The #1 Best Way to Reduce Inflammation, Say Experts
Inflammation is the body's ultimate good cop-bad cop. It's what happens when the immune system dispatches blood cells and proteins to heal injuries or fight off invaders like viruses and bacteria. But you don't want inflammation to hang around too long. Chronic inflammation can damage organs and arteries, raising the risk of serious health issues like heart disease, stroke, diabetes, and dementia. Read on to find out about five ways to reduce inflammation—and to ensure your health and the health of others, don't miss these Sure Signs You've Already Had COVID.
Get More Exercise
Exercise won't just trim your waistline—it may reduce the inflammation you can't see but may be wreaking havoc on your heart and arteries. One study conducted at the University of California San Diego School of Medicine found that just one 20-minute session of moderate exercise causes the body to produce an anti-inflammatory cellular response. To get the most benefits (like slashing your risk of heart disease, cancer and diabetes), make it a habit. Experts including the American Heart Association and the American Cancer Society recommend getting at least 150 minutes of moderate-intensity exercise each week. That's anything that makes you breathe a bit harder, such as brisk walking, dancing, yoga or gardening.
Particularly fatty fish like salmon. They're rich in two powerful omega-3 fatty acids, which can help reduce the kind of inflammation that leads to heart disease and diabetes. The American Heart Association even recommends eating fish (especially fatty fish) at least twice a week to improve heart health. Besides salmon, good options include mackerel, herring, trout, sardines and albacore tuna.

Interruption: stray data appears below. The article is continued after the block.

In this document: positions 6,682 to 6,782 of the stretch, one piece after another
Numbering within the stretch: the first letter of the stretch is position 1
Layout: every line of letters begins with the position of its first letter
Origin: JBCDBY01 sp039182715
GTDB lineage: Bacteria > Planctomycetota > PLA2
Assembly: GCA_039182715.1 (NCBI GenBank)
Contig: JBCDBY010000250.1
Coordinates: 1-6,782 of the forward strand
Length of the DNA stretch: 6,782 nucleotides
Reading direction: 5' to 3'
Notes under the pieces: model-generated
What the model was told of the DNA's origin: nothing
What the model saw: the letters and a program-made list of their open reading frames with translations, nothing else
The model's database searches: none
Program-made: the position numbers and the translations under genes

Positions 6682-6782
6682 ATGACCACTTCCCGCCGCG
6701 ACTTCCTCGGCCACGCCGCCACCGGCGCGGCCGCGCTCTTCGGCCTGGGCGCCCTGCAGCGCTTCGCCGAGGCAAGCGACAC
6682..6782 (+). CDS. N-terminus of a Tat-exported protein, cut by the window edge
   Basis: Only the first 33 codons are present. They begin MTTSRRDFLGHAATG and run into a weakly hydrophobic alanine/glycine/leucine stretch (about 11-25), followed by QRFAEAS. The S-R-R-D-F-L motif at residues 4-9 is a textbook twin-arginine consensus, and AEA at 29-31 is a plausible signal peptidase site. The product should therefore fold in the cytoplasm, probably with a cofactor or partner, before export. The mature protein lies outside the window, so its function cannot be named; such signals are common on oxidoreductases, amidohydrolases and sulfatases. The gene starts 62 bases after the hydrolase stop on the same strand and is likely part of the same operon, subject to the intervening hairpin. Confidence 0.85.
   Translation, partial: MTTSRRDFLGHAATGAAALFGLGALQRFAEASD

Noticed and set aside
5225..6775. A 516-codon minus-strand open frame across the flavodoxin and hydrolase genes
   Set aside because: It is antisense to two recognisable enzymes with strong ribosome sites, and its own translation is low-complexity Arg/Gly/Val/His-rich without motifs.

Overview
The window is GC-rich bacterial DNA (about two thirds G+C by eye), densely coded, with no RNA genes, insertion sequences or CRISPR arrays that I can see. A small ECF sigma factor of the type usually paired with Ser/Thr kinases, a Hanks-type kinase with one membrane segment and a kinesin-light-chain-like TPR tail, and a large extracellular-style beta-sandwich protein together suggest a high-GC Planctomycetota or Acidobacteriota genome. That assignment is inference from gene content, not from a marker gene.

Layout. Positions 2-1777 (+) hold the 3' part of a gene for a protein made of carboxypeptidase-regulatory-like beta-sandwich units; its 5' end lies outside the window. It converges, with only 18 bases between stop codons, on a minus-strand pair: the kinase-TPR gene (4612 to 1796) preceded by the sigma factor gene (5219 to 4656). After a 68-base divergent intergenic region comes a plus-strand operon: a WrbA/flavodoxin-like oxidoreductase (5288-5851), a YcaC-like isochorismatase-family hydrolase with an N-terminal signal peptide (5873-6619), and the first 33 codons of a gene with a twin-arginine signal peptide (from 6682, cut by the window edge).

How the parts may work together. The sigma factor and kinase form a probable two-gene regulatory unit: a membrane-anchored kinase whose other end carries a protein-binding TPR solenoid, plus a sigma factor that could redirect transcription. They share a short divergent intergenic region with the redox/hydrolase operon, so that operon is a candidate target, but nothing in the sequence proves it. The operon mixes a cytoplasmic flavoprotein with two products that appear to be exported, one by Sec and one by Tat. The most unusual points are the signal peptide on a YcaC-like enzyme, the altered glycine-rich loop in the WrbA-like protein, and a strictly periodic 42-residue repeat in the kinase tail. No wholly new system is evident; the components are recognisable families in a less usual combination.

People who are overweight tend to have more inflammation. Losing weight can reduce the amount of inflammation in your body, according to a 2018 review of studies which found that reducing the number of calories you consume daily has an anti-inflammatory effect, no matter what diet you follow.
Chronic stress seems to cause an inflammatory response in the body, which can damage the heart and immune system. Recent studies have found that excessive stress can increase your risk of cardiovascular disease, fatty liver disease, and cancer (and a poor prognosis), potentially shortening your life by years.
You've heard the nutritional advice "eat the rainbow?" That's because colorful fruits and vegetables contain an array of natural plant chemicals that lower the chance of chronic disease. Particularly berries: Blueberries, cherries, strawberries, raspberries, and blackberries are particularly rich in anthocyanins, an antioxidant which has anti-inflammatory effects. In this food group, experts say an MVP is cherries. And to get through this pandemic at your healthiest, don't miss these 35 Places You're Most Likely to Catch COVID.